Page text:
Doctor of Philosophy (PhD)


Civil and Environmental Engineering

Document Type



The Lower Mississippi River Physical Model (LMRPM) is a distorted-scale, 1:6000 horizontal and 1:400 vertical, movable-bed model that is being used to complement ongoing numerical and field studies directed at studying how non-cohesive sediment transport will be impacted by future changes in relative sea level rise and river discharges, as well various management strategies, such as river sediment diversions, in the lower ~190 miles of the Mississippi River The LMRPM was designed using Froude number (Fr) similarity between the prototype and the model, while the flow Reynolds number is relaxed, but determined to be high enough to ensure rough turbulent conditions. There are, however, questions about whether the Reynolds number approach, used in the design, ensures fully turbulent flow.

It is well known that scale effects due to model distortion arise due to differences in force ratios between the model and its real-world prototype. Model distortion cause differences in the centrifugal forces, skewed helical flow patterns through bends, and steeper channel bank walls.

To investigate the impact of model distortion on the two-dimensional flow fields, two numerical models were developed using MIKE 21C software: one at the prototype scale and one at the LMRPM scale. The river curvature was calculated for all cross-sections in the model domain and used to classify each cross-section as straight, moderate or sharp. Both models were calibrated and validated, and comparisons, over a range of river discharges and reach types, were made between several two-dimensional velocity fields properties. In addition, the Dean Number, a dimensionless parameter that includes the river curvature, was calculated, and used to look at the levels of turbulence.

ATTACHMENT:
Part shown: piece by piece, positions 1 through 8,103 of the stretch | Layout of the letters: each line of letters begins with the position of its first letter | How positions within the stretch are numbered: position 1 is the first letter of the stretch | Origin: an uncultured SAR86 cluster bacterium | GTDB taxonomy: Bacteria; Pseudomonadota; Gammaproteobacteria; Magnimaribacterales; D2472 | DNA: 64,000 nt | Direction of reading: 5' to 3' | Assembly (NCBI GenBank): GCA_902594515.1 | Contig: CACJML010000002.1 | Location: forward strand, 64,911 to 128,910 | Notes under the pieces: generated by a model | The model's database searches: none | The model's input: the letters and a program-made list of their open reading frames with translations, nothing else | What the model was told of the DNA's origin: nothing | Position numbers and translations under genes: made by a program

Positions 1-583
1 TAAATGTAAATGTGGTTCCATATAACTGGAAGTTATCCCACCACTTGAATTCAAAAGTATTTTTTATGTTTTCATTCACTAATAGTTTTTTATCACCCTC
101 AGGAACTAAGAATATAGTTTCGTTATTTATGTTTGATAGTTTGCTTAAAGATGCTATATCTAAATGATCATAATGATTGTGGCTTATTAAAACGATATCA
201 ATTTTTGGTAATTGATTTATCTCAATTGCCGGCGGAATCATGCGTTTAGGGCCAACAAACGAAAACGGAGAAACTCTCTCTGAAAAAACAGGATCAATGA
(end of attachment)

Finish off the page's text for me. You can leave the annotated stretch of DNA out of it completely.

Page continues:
The two-dimensional flows in the straight and moderate bend reaches were mostly the same over the range of river discharges. However, the flow fields in the LMRPM sharp bends showed no or smaller separation zones, when compared to the prototype flow fields, due to the lower relative centrifugal forces. The walls steepness has a significant impact on the flow fields by pushing the water to the centerline of the channel and preventing deviation of the velocity vectors. The deviations from prototype flow fields also created different patterns in the eddy viscosity and bed shear stress values. While both the vorticity and Dean Number values at each cross section are indirect measures of some processes that can promote turbulence, both indicate that there are hydrodynamic processes, even in areas where Reynolds numbers might only indicate transitional flow, that should contribute to the generation of more turbulence. These results indicate that the LMRPM design does generate sufficient turbulence at the medium and high river discharges when the non-cohesive sediment transport is occurring.



Committee Chair

Willson, Clinton